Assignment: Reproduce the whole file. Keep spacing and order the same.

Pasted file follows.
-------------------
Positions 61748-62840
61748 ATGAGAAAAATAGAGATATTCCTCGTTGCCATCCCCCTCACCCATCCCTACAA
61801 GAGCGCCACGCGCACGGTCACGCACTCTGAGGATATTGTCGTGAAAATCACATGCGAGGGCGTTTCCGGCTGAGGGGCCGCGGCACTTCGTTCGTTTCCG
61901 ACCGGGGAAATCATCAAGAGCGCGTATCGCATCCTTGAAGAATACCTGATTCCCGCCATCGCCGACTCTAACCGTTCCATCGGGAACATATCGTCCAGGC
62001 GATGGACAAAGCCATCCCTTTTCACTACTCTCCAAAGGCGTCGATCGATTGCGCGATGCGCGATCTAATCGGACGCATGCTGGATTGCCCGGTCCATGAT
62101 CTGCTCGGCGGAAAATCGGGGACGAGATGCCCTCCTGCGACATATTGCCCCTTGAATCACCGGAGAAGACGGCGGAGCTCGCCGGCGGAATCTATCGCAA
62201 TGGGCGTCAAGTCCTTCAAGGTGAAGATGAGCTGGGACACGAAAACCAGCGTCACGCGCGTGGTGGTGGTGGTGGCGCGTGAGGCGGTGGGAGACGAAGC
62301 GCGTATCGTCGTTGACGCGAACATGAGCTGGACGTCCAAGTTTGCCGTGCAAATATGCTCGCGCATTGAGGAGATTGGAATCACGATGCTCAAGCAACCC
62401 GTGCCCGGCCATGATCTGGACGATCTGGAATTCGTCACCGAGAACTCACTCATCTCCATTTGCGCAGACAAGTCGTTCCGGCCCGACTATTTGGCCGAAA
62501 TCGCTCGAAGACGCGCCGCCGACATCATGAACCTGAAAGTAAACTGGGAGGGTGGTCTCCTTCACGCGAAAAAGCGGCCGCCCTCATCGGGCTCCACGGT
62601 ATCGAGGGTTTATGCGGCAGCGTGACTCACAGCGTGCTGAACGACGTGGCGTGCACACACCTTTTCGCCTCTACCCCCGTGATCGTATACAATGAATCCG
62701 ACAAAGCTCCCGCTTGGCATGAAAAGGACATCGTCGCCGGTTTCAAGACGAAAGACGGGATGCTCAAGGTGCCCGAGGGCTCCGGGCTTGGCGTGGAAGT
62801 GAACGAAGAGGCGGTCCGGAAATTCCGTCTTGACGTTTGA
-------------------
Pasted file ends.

Positions 61748-62840
61748 ATGAGAAAAATAGAGATATTCCTCGTTGCCATCCCCCTCACCCATCCCTACAA
61801 GAGCGCCACGCGCACGGTCACGCACTCTGAGGATATTGTCGTGAAAATCACATGCGAGGGCGTTTCCGGCTGAGGGGCCGCGGCACTTCGTTCGTTTCCG
61901 ACCGGGGAAATCATCAAGAGCGCGTATCGCATCCTTGAAGAATACCTGATTCCCGCCATCGCCGACTCTAACCGTTCCATCGGGAACATATCGTCCAGGC
62001 GATGGACAAAGCCATCCCTTTTCACTACTCTCCAAAGGCGTCGATCGATTGCGCGATGCGCGATCTAATCGGACGCATGCTGGATTGCCCGGTCCATGAT
62101 CTGCTCGGCGGAAAATCGGGGACGAGATGCCCTCCTGCGACATATTGCCCCTTGAATCACCGGAGAAGACGGCGGAGCTCGCCGGCGGAATCTATCGCAA
62201 TGGGCGTCAAGTCCTTCAAGGTGAAGATGAGCTGGGACACGAAAACCAGCGTCACGCGCGTGGTGGTGGTGGTGGCGCGTGAGGCGGTGGGAGACGAAGC
62301 GCGTATCGTCGTTGACGCGAACATGAGCTGGACGTCCAAGTTTGCCGTGCAAATATGCTCGCGCATTGAGGAGATTGGAATCACGATGCTCAAGCAACCC
62401 GTGCCCGGCCATGATCTGGACGATCTGGAATTCGTCACCGAGAACTCACTCATCTCCATTTGCGCAGACAAGTCGTTCCGGCCCGACTATTTGGCCGAAA
62501 TCGCTCGAAGACGCGCCGCCGACATCATGAACCTGAAAGTAAACTGGGAGGGTGGTCTCCTTCACGCGAAAAAGCGGCCGCCCTCATCGGGCTCCACGGT
62601 ATCGAGGGTTTATGCGGCAGCGTGACTCACAGCGTGCTGAACGACGTGGCGTGCACACACCTTTTCGCCTCTACCCCCGTGATCGTATACAATGAATCCG
62701 ACAAAGCTCCCGCTTGGCATGAAAAGGACATCGTCGCCGGTTTCAAGACGAAAGACGGGATGCTCAAGGTGCCCGAGGGCTCCGGGCTTGGCGTGGAAGT
62801 GAACGAAGAGGCGGTCCGGAAATTCCGTCTTGACGTTTGA